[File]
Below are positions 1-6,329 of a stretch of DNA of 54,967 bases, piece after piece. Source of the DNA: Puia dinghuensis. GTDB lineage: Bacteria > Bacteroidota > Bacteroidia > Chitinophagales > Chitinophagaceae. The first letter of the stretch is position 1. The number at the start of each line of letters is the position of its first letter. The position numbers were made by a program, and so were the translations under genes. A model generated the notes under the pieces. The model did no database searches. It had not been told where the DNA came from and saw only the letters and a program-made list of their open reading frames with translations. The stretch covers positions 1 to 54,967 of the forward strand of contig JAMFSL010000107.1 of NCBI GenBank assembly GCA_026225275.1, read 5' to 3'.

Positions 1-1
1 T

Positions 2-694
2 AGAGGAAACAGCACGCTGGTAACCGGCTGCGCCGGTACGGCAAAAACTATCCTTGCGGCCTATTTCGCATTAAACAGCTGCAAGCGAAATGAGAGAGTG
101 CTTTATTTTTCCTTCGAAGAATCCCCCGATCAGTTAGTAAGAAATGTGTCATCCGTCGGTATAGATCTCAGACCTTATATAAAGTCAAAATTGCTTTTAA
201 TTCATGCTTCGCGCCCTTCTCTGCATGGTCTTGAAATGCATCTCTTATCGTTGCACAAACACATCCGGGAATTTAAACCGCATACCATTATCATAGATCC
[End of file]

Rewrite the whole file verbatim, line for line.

Below are positions 1-6,329 of a stretch of DNA of 54,967 bases, piece after piece. Source of the DNA: Puia dinghuensis. GTDB lineage: Bacteria > Bacteroidota > Bacteroidia > Chitinophagales > Chitinophagaceae. The first letter of the stretch is position 1. The number at the start of each line of letters is the position of its first letter. The position numbers were made by a program, and so were the translations under genes. A model generated the notes under the pieces. The model did no database searches. It had not been told where the DNA came from and saw only the letters and a program-made list of their open reading frames with translations. The stretch covers positions 1 to 54,967 of the forward strand of contig JAMFSL010000107.1 of NCBI GenBank assembly GCA_026225275.1, read 5' to 3'.

Positions 1-1
1 T

Positions 2-694
2 AGAGGAAACAGCACGCTGGTAACCGGCTGCGCCGGTACGGCAAAAACTATCCTTGCGGCCTATTTCGCATTAAACAGCTGCAAGCGAAATGAGAGAGTG
101 CTTTATTTTTCCTTCGAAGAATCCCCCGATCAGTTAGTAAGAAATGTGTCATCCGTCGGTATAGATCTCAGACCTTATATAAAGTCAAAATTGCTTTTAA
201 TTCATGCTTCGCGCCCTTCTCTGCATGGTCTTGAAATGCATCTCTTATCGTTGCACAAACACATCCGGGAATTTAAACCGCATACCATTATCATAGATCC